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Presse D. Mathews, Jr v. Ricardo Rios

UNITED STATES DISTRICT COURT CENTRAL DISTRICT OF ILLINOIS PEORIA DIVISION


October 25, 2011

PRESSE D. MATHEWS, JR., PETITIONER,
v.
RICARDO RIOS, WARDEN, RESPONDENT.

The opinion of the court was delivered by: Joe Billy McDADE United States Senior District Judge

E-FILED Wednesday, 26 October, 2011 11:16:03 AM Clerk, U.S. District Court, ILCD

OPINION & ORDER

Before the Court is Petitioner Presse D. Mathews, Jr.'s Motion to Appoint Counsel (Doc. 11) and Motion for Leave to Proceed in forma pauperis (Doc. 12). Petitioner has already filed his Petition for Writ of Habeas Corpus (Doc. 1), Respondent has responded (Doc. 8), and the Petitioner has filed a reply to Respondent's response (Doc. 10). For the following reasons, the Motion to Appoint Counsel is denied, and the Motion for Leave to Proceed in forma pauperis is denied as moot.

MOTION TO APPOINT COUNSEL

Civil litigants are not entitled to a court appointed attorney. Johnson v. Doughty, 433 F.3d 1001, 1006 (7th Cir. 2006). However, the Court may request an attorney to represent an indigent litigant. 28 U.S.C. §1915(e)(1). Prior to such a request, the litigant must show that he made a reasonable attempt to acquire counsel without Court intervention. Pruitt v. Mote, 503 F.3d 647, 654-55 (7th Cir. 2007). After a litigant has made such an attempt, the Court considers whether, "given the difficulty of the case," he appears able to litigate it himself, and, if not, whether appointed counsel would be "reasonably likely to alter the outcome." Id. at 655-56, 660. In his Motion, Petitioner makes no mention of any steps he has taken to obtain counsel. Accordingly, the Court finds that Petitioner has not made the threshold attempt of securing counsel without Court intervention, and he therefore will not be appointed an attorney pursuant to § 1915.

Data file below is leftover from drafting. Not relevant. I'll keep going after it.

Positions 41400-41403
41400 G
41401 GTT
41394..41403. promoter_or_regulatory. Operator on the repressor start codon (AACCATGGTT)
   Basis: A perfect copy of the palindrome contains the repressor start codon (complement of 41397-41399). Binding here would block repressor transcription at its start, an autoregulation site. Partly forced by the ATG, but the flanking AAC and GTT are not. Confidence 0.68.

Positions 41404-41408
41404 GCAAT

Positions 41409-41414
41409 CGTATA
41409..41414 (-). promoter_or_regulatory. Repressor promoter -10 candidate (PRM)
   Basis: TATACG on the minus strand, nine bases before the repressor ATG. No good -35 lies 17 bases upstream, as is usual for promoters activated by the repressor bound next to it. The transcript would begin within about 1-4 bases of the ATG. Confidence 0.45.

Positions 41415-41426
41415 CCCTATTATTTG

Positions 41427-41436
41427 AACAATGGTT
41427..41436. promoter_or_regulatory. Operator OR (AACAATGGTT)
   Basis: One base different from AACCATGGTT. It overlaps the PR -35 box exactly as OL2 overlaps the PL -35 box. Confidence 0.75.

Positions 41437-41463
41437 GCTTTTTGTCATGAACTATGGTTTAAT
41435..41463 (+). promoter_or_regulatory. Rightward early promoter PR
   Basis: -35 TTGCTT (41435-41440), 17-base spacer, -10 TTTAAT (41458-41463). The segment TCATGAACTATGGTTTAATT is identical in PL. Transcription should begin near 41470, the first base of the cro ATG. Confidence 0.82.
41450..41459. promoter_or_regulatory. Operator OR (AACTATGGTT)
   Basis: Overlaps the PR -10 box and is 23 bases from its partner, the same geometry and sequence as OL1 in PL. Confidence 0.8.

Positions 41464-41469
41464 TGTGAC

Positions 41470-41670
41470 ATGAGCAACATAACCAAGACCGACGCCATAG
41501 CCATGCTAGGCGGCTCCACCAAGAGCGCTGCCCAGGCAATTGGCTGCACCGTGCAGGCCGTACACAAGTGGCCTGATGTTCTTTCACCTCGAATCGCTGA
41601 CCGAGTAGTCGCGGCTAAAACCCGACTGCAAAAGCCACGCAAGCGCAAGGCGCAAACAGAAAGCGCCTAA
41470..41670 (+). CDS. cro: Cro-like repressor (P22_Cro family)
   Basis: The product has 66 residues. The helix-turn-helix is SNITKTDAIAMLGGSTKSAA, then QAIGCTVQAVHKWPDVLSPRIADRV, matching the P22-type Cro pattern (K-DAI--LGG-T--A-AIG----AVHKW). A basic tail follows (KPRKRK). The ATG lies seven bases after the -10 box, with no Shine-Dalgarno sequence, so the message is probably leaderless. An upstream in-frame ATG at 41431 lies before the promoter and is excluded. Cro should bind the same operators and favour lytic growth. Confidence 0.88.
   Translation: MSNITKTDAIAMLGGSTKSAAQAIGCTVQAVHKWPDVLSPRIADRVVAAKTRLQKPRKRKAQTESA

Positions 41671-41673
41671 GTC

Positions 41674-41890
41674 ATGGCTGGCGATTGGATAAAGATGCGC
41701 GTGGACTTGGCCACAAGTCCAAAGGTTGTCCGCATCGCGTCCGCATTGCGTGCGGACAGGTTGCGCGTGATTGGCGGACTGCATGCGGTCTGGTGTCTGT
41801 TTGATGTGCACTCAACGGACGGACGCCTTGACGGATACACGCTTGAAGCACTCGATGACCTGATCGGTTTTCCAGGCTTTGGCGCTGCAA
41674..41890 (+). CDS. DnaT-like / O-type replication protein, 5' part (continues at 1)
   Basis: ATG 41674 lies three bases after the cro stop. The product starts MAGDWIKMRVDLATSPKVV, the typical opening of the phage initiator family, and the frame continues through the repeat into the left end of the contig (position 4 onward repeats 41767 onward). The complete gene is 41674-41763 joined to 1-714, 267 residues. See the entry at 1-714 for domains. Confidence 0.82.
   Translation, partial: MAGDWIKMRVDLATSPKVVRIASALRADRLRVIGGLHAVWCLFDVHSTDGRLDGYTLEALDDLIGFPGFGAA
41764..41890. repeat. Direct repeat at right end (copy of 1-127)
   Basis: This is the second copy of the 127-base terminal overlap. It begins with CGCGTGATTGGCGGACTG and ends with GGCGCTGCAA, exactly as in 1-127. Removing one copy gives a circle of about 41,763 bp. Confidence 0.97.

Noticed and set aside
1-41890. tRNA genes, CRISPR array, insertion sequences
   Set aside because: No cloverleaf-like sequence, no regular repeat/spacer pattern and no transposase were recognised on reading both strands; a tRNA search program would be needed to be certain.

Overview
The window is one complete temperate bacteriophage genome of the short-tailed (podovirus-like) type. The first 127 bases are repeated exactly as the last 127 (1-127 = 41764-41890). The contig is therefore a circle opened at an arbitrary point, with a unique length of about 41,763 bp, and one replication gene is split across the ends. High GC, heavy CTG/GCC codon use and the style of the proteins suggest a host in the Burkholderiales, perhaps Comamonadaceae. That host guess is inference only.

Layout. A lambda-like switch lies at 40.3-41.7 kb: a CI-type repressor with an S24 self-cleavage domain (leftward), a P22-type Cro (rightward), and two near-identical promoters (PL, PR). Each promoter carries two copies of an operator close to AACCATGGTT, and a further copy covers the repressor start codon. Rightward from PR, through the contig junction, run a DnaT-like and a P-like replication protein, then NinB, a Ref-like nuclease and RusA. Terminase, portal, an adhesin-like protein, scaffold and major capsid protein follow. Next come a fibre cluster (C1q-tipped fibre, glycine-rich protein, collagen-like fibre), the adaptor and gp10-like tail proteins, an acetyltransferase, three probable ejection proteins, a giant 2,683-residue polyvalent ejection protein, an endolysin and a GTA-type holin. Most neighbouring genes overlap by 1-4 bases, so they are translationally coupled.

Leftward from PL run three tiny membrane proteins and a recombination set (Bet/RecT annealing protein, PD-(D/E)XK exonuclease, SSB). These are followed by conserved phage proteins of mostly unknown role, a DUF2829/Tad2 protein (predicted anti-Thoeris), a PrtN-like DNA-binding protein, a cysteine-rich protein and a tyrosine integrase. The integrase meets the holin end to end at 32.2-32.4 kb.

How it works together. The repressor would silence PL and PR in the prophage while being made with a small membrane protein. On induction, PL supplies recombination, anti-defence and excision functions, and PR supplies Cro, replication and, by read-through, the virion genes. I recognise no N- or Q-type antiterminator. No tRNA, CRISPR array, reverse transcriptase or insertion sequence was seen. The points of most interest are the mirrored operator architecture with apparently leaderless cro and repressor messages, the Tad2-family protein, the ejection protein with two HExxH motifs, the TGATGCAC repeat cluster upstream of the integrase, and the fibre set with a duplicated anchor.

In addition to appointment of counsel under 28 U.S.C. § 1915, the Court may appoint counsel if discovery is required, and must appoint counsel if an evidentiary hearing is set. See Rules Governing Section 2254 Cases in the United States District Courts 6 and 8. Counsel may also be appointed if "the court determines that the interest of justice so require." 18 U.S.C. § 3006A(a)(2). Petitioner suggests that the interests of justice should lead this court to appoint counsel under 18 U.S.C. § 3006A because "the matters [before this Court] involve numerous complex legal arguments that will have a direct bearing on the Petitioner's liberty interest." (Doc. 11).

The Seventh Circuit has set forth five factors a district court should consider when ruling on a request to appoint counsel. Those factors are

(1) whether the merits of the claim are colorable; (2) the ability of the indigent to investigate crucial facts; (3) whether the nature of the evidence indicates that the truth will more likely be exposed where both sides are represented by counsel; (4) capability of the indigent to present the case; and (5) complexity of the legal issues raised by the complaint.

Wilson v. Duckworth, 716 F.2d 415, 418 (7th Cir. 1983). The Court finds that the merits of the claim are colorable. However, Petitioner makes no arguments regarding an inability to investigate facts, and nothing indicates that the truth would more likely be exposed were Petitioner represented by counsel. The Court acknowledges that the Petitioner's legal claim-a post-Begay "actual innocence" claim under 28 U.S.C. § 2241-raises a rather complex legal issue. However, the quality of Petitioner's Petition and his reply to the government's response leads this Court to conclude that he is capable of presenting the case without the assistance of counsel. Therefore, Petitioner's Motion to Appoint Counsel is denied.

MOTION FOR LEAVE TO PROCEED IN FORMA PAUPERIS

Petitioner has also filed a Motion for Leave to Proceed in forma pauperis. (Doc. 12). Because Petitioner has already paid the $5 filing fee for his 28 U.S.C. § 2241 Petition, this Motion is presumably related to his Motion to Appoint Counsel. Because Petitioner's Motion to Appoint Counsel has been denied on other grounds, the Court finds it unnecessary to reach the issue of Petitioner's indigence. Petitioner's Motion to Appoint Counsel is therefore denied as moot.

CONCLUSION

For the foregoing reasons, Petitioner's Motion to Appoint Counsel (Doc. 11) is DENIED, and Petitioner's Motion for Leave to Proceed in forma pauperis (Doc. 12) is DENIED AS MOOT.

IT IS SO ORDERED.

Joe B. McDade

20111025

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